Another factor, and maybe this is why they’re suggesting financing through the installer…the amount you’re paid by microFIT is not uniform throughout the year, due to the seasons. So you have to be able to save extra income in the summer to pay the financing cost in the winter, assuming your financing costs are uniform throughout the year. But maybe the installer is building that into the deal in this case. No need to worry about averaging things yourself. They’ll just take a cut off the top.

    Maybe that’s a convenience for some people, but still, I wouldn’t consider it worth muddying the waters.

    At the end of the day, the real issue with any financing arrangement is the interest rate. That’s almost the only thing that counts.


  22. Maria permalink

    Good afternoon,

    Thank you for setting up this informative website.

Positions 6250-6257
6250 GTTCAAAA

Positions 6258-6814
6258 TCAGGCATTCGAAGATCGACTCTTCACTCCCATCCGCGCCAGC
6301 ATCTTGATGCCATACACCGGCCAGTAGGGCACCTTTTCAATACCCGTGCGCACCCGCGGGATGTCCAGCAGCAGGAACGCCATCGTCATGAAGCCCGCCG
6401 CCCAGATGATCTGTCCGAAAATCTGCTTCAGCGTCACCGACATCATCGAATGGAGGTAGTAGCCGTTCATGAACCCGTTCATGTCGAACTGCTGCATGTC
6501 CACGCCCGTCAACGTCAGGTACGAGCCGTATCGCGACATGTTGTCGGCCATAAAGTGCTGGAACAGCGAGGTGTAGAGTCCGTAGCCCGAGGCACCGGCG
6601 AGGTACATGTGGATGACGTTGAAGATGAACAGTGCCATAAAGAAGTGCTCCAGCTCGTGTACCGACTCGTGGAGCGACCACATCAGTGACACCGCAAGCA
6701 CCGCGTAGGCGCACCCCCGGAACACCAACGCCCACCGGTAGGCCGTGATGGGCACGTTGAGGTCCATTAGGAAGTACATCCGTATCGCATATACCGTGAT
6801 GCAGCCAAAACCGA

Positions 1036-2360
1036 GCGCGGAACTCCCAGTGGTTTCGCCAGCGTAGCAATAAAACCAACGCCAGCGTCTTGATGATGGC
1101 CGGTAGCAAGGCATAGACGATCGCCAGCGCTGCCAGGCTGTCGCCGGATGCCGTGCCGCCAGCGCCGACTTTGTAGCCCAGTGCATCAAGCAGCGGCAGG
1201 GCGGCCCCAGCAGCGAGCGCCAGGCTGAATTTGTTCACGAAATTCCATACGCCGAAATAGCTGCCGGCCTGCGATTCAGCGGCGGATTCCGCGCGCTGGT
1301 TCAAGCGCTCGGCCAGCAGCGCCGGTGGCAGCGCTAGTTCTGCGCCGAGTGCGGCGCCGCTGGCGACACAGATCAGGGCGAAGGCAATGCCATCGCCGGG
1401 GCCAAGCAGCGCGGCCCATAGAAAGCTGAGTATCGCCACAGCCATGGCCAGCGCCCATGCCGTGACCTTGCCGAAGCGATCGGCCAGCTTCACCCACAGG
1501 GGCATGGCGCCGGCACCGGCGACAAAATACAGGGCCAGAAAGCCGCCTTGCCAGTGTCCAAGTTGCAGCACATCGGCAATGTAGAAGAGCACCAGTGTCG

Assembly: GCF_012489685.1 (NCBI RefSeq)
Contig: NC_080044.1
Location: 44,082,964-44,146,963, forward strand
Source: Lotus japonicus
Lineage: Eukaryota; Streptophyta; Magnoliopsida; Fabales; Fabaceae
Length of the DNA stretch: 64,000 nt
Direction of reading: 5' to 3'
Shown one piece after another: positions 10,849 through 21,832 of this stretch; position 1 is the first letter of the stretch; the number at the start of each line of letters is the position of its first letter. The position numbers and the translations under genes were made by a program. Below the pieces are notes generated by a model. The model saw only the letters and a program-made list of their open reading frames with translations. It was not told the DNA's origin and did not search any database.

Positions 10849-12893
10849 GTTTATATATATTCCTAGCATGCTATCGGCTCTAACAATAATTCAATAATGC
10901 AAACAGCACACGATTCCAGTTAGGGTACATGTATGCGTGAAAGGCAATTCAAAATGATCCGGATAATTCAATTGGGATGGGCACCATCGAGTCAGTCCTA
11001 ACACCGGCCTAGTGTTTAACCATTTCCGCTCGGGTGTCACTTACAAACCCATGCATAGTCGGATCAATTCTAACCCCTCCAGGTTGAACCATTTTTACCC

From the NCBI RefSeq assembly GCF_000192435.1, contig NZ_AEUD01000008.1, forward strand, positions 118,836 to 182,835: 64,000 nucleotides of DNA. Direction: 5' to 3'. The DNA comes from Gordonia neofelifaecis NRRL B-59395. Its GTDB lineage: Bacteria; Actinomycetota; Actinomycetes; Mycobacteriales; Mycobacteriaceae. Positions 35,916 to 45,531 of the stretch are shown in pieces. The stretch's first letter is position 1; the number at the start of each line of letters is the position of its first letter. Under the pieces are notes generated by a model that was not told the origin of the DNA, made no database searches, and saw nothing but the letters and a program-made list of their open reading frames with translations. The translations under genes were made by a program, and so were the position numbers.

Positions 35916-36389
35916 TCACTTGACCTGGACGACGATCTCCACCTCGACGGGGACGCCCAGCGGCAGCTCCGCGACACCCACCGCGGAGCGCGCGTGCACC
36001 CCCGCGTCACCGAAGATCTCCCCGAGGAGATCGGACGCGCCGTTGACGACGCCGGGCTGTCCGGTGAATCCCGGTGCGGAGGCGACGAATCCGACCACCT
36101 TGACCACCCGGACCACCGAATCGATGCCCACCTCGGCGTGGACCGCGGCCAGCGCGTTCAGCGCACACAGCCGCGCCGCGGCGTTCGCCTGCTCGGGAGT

I am hoping to get an insight for an Ontario based solar installation company that specialize in working with MicroFIT installations.

    This company offers their clients a way to use their solar energy to pay off the installation over the 20 year term. They conclude that a homeowner would earn between $400 to $1,000 per month. The kw rate is locked in for the term and will not alternate. Before you see your monthly deposit, a percentage is withdrawn to pay the investment. A partner bank offers financing at a low interest rate or find a lower rate from another source.

    Do you know homeowners that are enjoying this rate of return in Ontario? Thank you.

  23. Great website! thank you for sharing your expirience , and thanks for help the PV systems begin to come online in Portugal .

  24. Julian Egelstaff permalink